If you are new to government contracting or are hoping to participate in the government marketplace you have probably noticed that in many Requests for Proposal (RFPs) the need for an “approved” accounting system.  In most cases, you won’t even be considered a viable participant in the proposal process without an “approved” accounting system.

First of all, this is not a software requirement necessitating a large upfront investment and a complicated and costly, in time and money, implementation and learning period.  It can be accomplished manually or through the utilization of an out-of-the-box, off-the-shelf commercially offered software package such as QuickBooks.

Before Contract Award

There are basically two ways to gain government approval of your accounting system before contract award.  One is to have your cognizant government auditor (i.e., DCAA) perform an assessment utilizing the process defined in their Contract Audit Manual (CAM) in Chapters 5-200.  A second, with the contracting officer’s approval, is to utilize a knowledgeable, independent public accounting firm to complete a pre-award accounting system assessment utilizing Standard Form (SF) 1408 found at FAR 53.301-1408.

Keep in mind that, since this is a pre-award assessment it only establishes your accounting system’s “capability” to adequately perform on government contracts.  It is directed at the requirements to perform on cost-type contracts, time and materials contracts, labor hour contracts, or contracts with interim billings based on the cost incurred (i.e., progress payments).

These pre-award “capability” assessments can be performed in a relatively short period of time if the system is properly documented and supporting policies and procedures have been developed.  They are generally only good for three (3) years before they need to be performed again.  This period may be shortened at the discretion of the cognizant contracting officer if he/she feels that the size and complexity of the anticipated procurement or changes in the contractor’s organization warrant an updated assessment of the contractor’s compliance risk.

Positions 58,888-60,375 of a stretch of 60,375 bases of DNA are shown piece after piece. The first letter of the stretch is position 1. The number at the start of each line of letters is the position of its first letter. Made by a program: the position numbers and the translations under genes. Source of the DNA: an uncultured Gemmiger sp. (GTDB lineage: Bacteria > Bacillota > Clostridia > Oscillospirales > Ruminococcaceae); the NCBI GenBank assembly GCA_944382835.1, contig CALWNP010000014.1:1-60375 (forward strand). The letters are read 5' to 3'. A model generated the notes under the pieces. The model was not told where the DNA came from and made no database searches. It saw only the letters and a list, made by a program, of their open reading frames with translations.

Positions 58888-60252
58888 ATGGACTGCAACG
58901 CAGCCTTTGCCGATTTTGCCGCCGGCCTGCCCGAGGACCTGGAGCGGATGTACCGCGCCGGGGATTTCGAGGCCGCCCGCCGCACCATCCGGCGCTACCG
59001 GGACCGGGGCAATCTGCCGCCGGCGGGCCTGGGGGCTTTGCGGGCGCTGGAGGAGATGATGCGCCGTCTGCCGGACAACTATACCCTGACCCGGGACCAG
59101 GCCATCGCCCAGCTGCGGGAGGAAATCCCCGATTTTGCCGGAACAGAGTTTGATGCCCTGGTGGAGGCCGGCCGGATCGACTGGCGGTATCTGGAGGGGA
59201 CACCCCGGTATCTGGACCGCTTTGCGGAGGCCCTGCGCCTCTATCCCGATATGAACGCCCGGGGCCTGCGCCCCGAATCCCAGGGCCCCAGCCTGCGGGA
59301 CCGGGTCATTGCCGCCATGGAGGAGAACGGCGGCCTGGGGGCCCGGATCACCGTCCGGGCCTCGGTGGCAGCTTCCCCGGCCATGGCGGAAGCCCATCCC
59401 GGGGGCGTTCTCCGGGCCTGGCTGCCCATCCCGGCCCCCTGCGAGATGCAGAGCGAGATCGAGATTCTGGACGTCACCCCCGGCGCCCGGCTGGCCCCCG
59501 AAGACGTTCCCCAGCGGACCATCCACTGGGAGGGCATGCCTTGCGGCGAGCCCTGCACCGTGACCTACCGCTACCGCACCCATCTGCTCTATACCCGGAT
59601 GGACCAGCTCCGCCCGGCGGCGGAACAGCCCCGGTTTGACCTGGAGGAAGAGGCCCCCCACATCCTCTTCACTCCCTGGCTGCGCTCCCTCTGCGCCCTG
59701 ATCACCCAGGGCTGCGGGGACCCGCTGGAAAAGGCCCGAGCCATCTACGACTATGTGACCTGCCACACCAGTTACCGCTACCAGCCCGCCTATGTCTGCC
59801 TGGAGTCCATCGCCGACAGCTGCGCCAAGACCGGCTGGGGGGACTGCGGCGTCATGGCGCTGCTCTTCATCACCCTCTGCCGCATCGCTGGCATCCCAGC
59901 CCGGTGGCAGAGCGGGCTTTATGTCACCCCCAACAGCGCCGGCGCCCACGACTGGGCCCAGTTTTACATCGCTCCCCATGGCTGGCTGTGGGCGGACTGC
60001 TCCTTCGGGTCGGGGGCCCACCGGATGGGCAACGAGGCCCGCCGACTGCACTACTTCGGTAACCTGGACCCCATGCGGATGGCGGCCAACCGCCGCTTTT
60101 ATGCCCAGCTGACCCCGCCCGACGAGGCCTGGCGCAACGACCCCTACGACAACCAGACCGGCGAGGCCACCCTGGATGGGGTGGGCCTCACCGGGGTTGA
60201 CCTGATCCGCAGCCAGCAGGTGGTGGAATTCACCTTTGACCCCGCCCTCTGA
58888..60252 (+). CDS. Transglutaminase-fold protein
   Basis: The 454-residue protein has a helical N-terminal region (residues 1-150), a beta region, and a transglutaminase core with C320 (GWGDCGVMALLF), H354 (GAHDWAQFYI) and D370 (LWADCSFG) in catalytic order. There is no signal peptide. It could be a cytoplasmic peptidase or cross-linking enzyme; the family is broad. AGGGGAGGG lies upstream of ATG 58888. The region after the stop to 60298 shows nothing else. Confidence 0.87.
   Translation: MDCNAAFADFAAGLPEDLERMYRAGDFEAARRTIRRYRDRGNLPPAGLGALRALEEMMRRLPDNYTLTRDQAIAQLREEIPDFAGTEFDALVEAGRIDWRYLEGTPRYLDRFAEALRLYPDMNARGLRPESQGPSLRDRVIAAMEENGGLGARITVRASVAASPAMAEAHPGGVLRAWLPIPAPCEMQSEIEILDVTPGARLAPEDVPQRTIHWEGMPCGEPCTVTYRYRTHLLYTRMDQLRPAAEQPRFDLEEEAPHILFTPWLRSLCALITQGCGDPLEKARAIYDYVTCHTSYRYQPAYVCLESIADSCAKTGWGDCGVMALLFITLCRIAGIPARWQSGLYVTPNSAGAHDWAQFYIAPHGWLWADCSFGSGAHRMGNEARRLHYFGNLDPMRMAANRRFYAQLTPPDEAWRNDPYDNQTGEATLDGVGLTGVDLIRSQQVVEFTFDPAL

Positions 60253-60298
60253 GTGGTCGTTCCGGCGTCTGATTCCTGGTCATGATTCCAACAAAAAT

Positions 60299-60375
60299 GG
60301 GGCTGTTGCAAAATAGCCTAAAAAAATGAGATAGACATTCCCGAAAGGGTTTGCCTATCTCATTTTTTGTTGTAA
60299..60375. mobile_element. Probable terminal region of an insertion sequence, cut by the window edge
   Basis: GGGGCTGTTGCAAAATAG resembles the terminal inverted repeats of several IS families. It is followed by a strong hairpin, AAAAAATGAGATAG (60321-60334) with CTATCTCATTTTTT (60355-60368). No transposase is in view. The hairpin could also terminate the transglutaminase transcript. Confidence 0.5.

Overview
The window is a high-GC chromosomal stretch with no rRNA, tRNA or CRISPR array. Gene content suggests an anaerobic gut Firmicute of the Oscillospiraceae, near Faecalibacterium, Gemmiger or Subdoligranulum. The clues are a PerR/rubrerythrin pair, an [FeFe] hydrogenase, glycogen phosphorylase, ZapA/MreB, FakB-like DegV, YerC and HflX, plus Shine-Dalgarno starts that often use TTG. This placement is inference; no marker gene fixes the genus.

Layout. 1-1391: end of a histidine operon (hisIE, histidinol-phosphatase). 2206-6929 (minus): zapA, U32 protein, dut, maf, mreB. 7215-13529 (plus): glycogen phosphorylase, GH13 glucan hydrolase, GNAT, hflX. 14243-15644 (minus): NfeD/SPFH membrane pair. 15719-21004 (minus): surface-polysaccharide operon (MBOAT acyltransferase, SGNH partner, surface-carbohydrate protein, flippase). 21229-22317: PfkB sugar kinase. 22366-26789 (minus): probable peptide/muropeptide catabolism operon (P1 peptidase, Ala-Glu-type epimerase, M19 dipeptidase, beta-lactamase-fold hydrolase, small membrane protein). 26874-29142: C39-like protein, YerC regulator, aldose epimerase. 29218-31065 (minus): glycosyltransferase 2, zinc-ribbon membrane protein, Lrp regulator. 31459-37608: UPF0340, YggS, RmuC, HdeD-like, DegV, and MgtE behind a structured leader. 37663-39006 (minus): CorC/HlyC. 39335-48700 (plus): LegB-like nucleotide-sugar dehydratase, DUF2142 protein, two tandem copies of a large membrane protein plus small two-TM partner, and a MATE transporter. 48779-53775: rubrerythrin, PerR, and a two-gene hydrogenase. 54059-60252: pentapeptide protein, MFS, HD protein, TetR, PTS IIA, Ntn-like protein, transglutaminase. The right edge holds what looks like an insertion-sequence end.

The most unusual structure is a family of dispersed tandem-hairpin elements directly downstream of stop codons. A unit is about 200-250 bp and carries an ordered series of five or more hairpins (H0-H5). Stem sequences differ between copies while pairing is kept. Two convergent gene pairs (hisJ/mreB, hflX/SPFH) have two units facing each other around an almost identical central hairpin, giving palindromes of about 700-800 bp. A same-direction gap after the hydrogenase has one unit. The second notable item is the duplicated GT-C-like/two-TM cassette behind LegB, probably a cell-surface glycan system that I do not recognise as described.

After Contract Award

Once you have been awarded a contract the compliance reviews move from assessing your capability to comply with applicable procurement regulations to verifying that your accounting system and processes are actually performing as required and compliant with the FAR.

These audits are performed only by DCAA or your cognizant government auditor and follow the process contained in the CAM in Chapters 5-300. They are directed at your compliance with DFARS 252.242-7006, Accounting System Administration.

Following the same evaluation criteria as the SF1408, but in much greater depth, the auditors are looking to verify that what has been established as adequate prior to the award is actually being accomplished.  The following are some of the major steps taken in the performance of this audit:

Taking into consideration the size and complexity of the organization along with the potential risk environment a sound internal control environment exists.

The review of established policies and procedures and the process of tracing source documents through the accounting process ensures that:

  1. Direct and indirect costs are properly identified and segregated.
  2. Direct costs are accumulated by contract or assigned cost objectives.
  3. Indirect costs are properly accumulated by assigned accounts and allocated to intermediate and final cost objectives in a logical, consistent, and documented manner.
  4. Indirect cost allocation rates are calculated at least monthly so as to provide year-to-date indirect rates to facilitate management monitoring of provisional billing rates.
  5. All costs incurred are accumulated under general ledger control and any subsidiary cost ledgers are reconciled monthly to the general ledger control account.
  6. All original and adjusting entries into the general ledger are properly approved and documented.
  7. Costs are charged to contracts and indirect accounts on a monthly basis and in a timely manner.
  8. A timekeeping process (manual or automated) that identifies all employees’ labor hours and distributes them to the appropriate direct and indirect cost objectives on a timely basis.
  9. Costs are identified and recorded in a manner consistent with the way they included in the established costs estimating process.
  10. Costs deemed to be unallowable by the Federal Acquisition Regulations (FAR) Part 31 or by provisions of the contract are properly identified, segregated and eliminated for any billings, claims or proposals to the government.
  11. Any costs incurred prior to contract award (i.e., preproduction) are identified and properly handled.
  12. Requirements of FAR 52.232-20, Limitation of Costs, FAR 52.232-22, Limitation of Funds, and FAR 52.216-7, Allowable Cost and Payments, for the reporting of contract information are in-place and adhered to when billing costs to the government.
  13. Cost recorded are recorded in the general ledger on an accrual basis and in accordance with Generally Accepted Accounting Principles (GAAP).

As you can imagine, these in-depth post-award accounting system audits can and do take a considerable amount of time and require contractor participation. It is strongly suggested that you perform an internal assessment of your compliance before an audit is performed and participate in the audit process to ensure a favorable result.